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I notice you’re beautiful. FORGIVE ME

June 28, 2013

If you’re British or know anything about the British you’ll be familiar with the concept of “the stiff upper lip”. The stiff upper lip for those of you who don’t know, is a school of thought that suggests you must never tell anyone how you feel about anything ever or you can expect to be instantly ostracised and you’ll deserve it.

This theory is updated slightly into Guy-ism, or the idea that it’s cool to cry and get emotional if you’re one of those weak, pale, soft creatures that live in kitchens, but not if you’re one of those big, bronzed hardened creatures who lift things for no reason. Huuuaah! Actually, that’s not an update at all, but has existed forever and is older than the Brit thing, which was always more restricted to men anyway. It’s just that manliness and the expression of it has worked its way into advertising, made more extreme by the fact that it has to compete with the opposite school of thought; the one that says it’s OK to have, y’know, a full emotional range and personality. As long as you moisturise.

I feel like this half of our culture has gone a bit too far in the direction of sharing. If you ever watch a film set in New York, you are invited to think that your average affluent Manhattan-dweller upwards of thirty spends at least three hours out of every day talking to some kind of shrink or therapist.

We are bombarded with images of very unstable people who sneeze into a hanky and then go on TV and spend 10 years telling people about it. Now, don’t get me wrong; despite being a bit inhibited personally, I am all for emotional openness with people who care about you and all about open discussion for important issues. But, all too often it’s done to people who don’t care about you and about unimportant issues. There is also no sense of moderation.

I think it’s a natural part of humans to want to share and this is what lead us to the internet, which in turn has exacerbated the concept of venting your spleen to anyone who will listen. This is only too evident when we get hold of a complete stranger on Youtube who makes Vlogs or entertainment / information videos. Rather than make really sure that the comments we write on the video are relevant to the spoken content of it, the first thing that you see when scrolling down is a gushing waterfall of intensely personal observations.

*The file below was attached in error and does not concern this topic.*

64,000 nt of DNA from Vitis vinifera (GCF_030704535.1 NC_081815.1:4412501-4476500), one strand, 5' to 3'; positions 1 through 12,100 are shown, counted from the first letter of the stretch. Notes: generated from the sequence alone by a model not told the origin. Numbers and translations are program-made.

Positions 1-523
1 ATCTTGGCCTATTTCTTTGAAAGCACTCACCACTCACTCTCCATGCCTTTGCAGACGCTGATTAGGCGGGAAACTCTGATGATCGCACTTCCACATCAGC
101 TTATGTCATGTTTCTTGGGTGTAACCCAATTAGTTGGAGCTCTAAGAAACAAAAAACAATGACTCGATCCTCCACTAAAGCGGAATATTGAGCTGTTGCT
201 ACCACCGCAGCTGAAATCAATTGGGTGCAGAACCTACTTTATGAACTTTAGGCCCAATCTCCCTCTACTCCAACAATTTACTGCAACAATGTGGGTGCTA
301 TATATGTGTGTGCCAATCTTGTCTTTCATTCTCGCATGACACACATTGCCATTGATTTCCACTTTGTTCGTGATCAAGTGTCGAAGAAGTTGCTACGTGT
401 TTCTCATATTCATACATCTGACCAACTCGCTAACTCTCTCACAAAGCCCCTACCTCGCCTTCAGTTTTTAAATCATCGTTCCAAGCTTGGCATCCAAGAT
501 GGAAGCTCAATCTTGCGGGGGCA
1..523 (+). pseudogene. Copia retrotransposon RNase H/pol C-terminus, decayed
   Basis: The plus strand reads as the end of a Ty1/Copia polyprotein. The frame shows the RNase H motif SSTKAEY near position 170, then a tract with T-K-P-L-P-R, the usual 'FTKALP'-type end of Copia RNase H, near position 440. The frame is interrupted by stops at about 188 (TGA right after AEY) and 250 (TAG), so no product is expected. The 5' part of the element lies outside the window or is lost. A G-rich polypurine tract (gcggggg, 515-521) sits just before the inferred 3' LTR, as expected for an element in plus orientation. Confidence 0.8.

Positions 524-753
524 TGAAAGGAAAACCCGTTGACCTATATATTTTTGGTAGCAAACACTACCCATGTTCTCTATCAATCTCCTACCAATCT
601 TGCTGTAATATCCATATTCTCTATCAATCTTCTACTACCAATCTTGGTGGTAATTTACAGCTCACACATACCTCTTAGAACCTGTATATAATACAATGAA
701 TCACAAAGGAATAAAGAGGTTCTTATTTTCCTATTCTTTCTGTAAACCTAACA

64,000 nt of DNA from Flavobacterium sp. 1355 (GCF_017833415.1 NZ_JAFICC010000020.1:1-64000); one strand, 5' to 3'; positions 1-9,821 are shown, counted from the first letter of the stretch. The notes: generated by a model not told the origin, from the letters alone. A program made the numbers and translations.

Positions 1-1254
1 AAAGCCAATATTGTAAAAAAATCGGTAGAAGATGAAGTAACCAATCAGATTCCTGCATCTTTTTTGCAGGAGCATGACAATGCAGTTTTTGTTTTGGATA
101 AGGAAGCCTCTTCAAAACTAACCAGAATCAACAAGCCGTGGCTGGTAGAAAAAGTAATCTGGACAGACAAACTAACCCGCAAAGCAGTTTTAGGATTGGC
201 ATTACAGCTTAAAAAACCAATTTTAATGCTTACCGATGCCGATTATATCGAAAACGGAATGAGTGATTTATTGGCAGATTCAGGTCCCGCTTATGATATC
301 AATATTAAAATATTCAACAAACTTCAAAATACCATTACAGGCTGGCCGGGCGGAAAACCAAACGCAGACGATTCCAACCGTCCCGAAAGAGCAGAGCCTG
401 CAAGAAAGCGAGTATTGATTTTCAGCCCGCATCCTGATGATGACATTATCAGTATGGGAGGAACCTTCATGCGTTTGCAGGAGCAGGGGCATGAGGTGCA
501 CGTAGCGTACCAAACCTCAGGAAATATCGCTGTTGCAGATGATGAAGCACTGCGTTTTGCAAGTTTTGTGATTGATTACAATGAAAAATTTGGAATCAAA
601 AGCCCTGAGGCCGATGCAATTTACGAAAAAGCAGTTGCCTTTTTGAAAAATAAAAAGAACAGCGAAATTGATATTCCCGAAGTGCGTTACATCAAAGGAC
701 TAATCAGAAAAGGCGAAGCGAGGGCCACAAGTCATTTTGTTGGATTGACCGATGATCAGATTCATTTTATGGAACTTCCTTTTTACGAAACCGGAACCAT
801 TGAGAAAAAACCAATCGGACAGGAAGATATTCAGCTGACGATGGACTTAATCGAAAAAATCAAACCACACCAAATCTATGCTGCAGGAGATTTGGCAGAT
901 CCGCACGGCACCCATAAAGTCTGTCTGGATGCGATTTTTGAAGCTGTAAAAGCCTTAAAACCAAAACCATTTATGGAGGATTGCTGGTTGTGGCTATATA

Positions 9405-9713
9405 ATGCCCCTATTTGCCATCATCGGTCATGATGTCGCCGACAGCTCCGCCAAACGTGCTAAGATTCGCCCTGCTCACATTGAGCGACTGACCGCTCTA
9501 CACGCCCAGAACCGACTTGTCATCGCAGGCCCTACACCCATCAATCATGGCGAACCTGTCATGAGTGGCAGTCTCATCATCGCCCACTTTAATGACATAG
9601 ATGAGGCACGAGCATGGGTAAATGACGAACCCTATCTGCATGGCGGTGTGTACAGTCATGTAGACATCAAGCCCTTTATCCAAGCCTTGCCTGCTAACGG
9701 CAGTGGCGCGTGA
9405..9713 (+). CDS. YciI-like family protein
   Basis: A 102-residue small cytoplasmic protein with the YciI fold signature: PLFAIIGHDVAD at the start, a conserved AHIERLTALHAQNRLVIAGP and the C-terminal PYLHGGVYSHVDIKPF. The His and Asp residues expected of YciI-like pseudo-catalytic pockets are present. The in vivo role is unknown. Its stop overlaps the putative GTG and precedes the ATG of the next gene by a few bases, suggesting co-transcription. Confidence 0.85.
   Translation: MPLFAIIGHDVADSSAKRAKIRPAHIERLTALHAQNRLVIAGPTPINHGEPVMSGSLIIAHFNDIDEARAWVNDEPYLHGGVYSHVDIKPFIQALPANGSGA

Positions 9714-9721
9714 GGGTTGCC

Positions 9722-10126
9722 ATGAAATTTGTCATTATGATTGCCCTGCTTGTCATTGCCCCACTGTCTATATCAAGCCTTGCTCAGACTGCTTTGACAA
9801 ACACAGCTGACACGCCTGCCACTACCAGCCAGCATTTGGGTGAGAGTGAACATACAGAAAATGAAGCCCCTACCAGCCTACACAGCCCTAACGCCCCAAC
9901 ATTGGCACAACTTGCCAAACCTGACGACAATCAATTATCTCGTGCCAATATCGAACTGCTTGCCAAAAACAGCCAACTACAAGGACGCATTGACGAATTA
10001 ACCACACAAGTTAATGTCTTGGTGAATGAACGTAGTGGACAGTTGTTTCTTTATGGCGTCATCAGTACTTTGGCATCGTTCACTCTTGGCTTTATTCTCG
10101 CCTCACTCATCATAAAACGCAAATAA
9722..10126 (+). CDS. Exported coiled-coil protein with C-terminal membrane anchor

They vary in tone of course, from “OH LOLZ WAT A BITCH I HATE HER CUZ SHES FAT” to “Um… I don’t mean to be creepy and don’t take this the wrong way or anything, but I can’t help that notice that… You’re slightly…. Well… I LOVE YOU PLEASE MARRY ME YOU’RE THE MOST BEAUTIFUL THING I HAVE EVER SEEN AND I LOVE YOU DID I MENTION I LOVE YOU? I LOVE YOU!”

Look, I think it’s totally fine to like someone you don’t know. We’ve always done it and we always will. It’s not a majorly bad thing, either, to toss someone a compliment. We’re nervous about it because we know we don’t know the person and we know the stigma surrounding anything that stems from the internet or has any involvement with it at all (which, by the way, is just about everything). We also see *shock* that we are not the only person who has noticed certain physical attributes of the Youtuber in question, which makes us feel unclean because we have a tendency to judge other people as perverts for speaking their minds about attraction, so if our sentiment assimilates anyone else’s in any way, the logical of us realise that we look like perverts.

So, why all the comments if we know all this? It’s expunging. We have to get rid of all the feelings of lust or affection by telling the world, because we know they cannot be fulfilled and that makes them incredibly frustrating. We are taught to share everything and not bottle it up, and life experience tells you that doing it with strangers is a bit tidier, since you can forget all about it afterwards and not get those sideways looks that tell you your mate knows a bit too much… In any case, venting happens more and more and it’s difficult to explain or quell, like a compulsion. Take it from me, sometimes you have to work hard not to say that you think someone is very, very, attractive.

In answer to this, I think Youtube should include as part of their service an “I think you are gorgeous” button as well as a Like and Dislike button. I certainly don’t think they should put in an “I think you are ugly” button, but rather go the Facebook route and refuse to give people an option to make lazy negative judgements (ironic really, when you consider how Facebook got started). I want to see if people will be less inclined to splurge, or whether the need to put some original (or, maybe just semi-non-anonymous) spin on one’s declarations of attraction will be too strong a pull to the comment section.

As it is, it seems the “Type in the verification code: fUk U & idOnt wana pOst Y0 comnt, b1ch” barrier isn’t enough to stop even the most pointless of observations, including the ever relevant “lol”. It seems that we reckon what we have to say is the most important of all… Why? Because it comes from us. Fortunately, we’re programmed to think we matter. We like voting on things (unless it involves heading to the nearest ballet box or anything taxing like that) because we must be heard, in one form or another.  Perhaps that one short click will do the job.

The other option is to keep it in your pants, in the figurative sense, and try to get rid of the compulsion to say everything that’s on your mind. First off, you might want to regulate how much time you spend on Twitter.

Stiff upper lip, people. Stiff upper lip.


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